Here you will find answers to the most frequently asked questions (FAQ). Please click on the question you are interested in, to find the answer.
Why did my insurance not pay for the treatments I had done?
Dental insurance is not really insurance; it is a benefit that your employer has given you to assist in paying for dental treatment. Most plans will only cover preventive procedures at 100%. Other procedures are covered at 30 to 80% or not at all. There is also a yearly maximum that most plans will pay. The amount of coverage that you have is determined by the amount of premium that is paid to your carrier. The more money paid, the better the coverage. Dental insurance follows the old saying, “You get what you pay for”.
Why does my insurance carrier say fees are above the “usual, reasonable, and customary”?
The usual, reasonable, and customary (UCR) stated by your insurance carrier is a number made up by the insurance companies. Insurance companies will not divulge their methodology on how they arrived at UCR, so no one can dispute their numbers. It is assumed that this number has no basis in fact.
Will bleaching harm my teeth?
All the research to date has shown no harm to the teeth if bleaching is performed correctly. Bleaching on young children is not recommended without first identifying the size and closeness to the surface of their pulp chambers.
Why should I get a root canal on my tooth? People say they hurt and you will lose the tooth anyway.
Endodontics (Root Canal) is a procedure performed many times every day. The modern, up-to-date technique produces very little sensation, if any at all, and allows you to keep your teeth. Loss of even one tooth can start a cascading effect in your mouth leading to loss of even more teeth. Teeth are not only important for esthetics and chewing, but Mao Clinic research has shown that a person with their teeth live an average of six years longer than someone without their teeth. Root canals are over 90% successful. The reason most people lose a root canal tooth is because a crown (cap) is not placed on the tooth after a root canal. These teeth are more brittle and need protection from breakage. The root canal did not fail, the tooth structure failed because a crown was not placed on the tooth.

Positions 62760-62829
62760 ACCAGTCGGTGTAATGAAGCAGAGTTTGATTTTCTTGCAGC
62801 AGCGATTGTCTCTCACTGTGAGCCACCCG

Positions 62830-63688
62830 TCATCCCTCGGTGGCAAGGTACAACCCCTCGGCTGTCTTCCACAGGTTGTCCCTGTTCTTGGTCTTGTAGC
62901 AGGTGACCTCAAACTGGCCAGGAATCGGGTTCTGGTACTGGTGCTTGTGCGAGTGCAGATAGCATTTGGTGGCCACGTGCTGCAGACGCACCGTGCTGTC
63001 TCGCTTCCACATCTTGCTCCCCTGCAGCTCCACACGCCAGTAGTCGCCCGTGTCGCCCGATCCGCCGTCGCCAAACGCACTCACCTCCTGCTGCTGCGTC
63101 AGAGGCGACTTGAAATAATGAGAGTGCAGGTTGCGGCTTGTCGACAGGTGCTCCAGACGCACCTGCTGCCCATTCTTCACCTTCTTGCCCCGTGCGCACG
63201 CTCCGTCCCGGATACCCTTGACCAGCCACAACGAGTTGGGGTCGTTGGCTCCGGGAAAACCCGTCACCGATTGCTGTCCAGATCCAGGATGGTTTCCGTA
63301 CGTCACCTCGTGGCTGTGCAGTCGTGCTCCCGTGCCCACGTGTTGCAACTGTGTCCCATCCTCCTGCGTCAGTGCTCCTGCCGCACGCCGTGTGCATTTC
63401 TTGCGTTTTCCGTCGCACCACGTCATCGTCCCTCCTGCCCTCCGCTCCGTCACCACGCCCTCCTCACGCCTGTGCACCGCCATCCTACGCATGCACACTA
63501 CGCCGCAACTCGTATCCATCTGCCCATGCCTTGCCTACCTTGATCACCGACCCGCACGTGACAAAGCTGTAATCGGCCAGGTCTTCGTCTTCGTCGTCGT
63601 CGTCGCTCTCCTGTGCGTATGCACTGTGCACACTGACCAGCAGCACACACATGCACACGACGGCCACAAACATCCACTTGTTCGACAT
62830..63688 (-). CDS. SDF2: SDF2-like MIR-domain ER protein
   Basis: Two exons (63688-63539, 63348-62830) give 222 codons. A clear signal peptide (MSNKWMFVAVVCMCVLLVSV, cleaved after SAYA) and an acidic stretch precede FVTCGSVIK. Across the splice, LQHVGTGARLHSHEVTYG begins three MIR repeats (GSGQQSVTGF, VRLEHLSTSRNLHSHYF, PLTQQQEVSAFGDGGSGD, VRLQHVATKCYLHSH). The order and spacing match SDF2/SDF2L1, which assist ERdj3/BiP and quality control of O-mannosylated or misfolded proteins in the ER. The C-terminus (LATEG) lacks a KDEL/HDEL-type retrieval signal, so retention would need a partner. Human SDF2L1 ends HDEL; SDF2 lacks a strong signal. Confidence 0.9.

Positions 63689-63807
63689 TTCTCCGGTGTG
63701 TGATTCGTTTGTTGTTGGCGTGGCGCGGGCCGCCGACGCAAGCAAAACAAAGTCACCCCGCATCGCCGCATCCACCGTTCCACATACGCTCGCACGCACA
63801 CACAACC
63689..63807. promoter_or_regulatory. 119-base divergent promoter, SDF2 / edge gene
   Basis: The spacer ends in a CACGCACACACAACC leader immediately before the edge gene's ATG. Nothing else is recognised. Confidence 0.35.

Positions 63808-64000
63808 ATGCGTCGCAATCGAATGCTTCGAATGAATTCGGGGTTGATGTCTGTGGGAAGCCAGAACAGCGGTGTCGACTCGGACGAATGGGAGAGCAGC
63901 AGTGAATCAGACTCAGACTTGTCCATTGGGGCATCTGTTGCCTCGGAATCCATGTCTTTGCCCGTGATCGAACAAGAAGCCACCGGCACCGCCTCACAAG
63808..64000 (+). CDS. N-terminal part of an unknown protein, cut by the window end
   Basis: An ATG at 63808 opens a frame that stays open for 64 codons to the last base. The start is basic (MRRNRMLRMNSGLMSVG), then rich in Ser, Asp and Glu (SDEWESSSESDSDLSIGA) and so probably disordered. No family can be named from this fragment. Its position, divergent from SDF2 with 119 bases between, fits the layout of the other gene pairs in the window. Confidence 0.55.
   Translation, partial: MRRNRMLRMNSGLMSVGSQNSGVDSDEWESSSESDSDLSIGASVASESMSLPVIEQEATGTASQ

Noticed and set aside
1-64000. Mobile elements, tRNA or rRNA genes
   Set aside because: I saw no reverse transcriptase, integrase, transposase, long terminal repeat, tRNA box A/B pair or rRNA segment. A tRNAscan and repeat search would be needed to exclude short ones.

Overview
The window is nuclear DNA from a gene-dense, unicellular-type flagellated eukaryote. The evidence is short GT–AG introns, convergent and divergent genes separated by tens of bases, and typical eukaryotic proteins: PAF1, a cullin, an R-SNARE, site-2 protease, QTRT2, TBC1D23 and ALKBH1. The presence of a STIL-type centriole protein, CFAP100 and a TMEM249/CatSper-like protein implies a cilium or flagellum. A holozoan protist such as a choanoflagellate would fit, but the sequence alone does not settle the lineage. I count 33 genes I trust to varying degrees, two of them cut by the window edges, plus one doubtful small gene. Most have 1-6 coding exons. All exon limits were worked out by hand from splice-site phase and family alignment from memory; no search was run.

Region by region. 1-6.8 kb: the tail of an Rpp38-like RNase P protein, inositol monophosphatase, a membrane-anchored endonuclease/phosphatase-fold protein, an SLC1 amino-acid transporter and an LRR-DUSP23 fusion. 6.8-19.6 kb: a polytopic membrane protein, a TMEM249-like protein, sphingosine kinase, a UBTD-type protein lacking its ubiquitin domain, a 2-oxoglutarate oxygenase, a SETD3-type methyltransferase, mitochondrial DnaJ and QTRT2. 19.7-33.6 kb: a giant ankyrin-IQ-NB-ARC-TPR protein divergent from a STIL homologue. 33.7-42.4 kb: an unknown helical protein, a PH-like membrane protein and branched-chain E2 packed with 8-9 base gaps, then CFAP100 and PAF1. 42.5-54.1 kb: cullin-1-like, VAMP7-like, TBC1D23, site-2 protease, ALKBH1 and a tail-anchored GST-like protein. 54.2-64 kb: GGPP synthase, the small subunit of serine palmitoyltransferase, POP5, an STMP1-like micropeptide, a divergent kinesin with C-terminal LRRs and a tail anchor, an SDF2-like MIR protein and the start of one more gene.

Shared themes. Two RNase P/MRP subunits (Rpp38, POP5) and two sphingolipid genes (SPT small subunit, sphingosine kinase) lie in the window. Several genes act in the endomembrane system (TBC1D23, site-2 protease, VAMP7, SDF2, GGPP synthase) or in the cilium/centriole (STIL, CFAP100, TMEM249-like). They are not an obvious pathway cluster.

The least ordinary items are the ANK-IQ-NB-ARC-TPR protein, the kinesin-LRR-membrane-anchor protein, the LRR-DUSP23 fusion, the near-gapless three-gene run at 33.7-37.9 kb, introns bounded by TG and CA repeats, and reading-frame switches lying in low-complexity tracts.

Why can I find such a wide difference in costs for a crown (cap) when they’re all the same?
All crowns are not the same. There are many different metals and porcelains that can be placed on crowns, each one requiring a different preparation and laboratory materials and skill. A crown can have a metal substructure of base or non-precious metal all the way up to a very high gold content. The higher the gold content, the better the anti plaque qualities, the greater the cost. Porcelains are also different. There are high fusing and low fusing porcelains. If you place a very hard porcelain against a natural tooth, there is no give in the porcelain and the natural tooth will wear excessively or fracture. All of these factors should be taken into consideration when a crown is being placed on your tooth.
Why should I spend money on my back teeth since no one sees them?
Your back teeth are your most important teeth. You use them to chew and to support your front teeth. Your front teeth will usually not last your lifetime without your back teeth. Your back teeth can survive without your front teeth.
What if my question is not included in the FAQ?
Please contact our office, and we’ll be happy to help!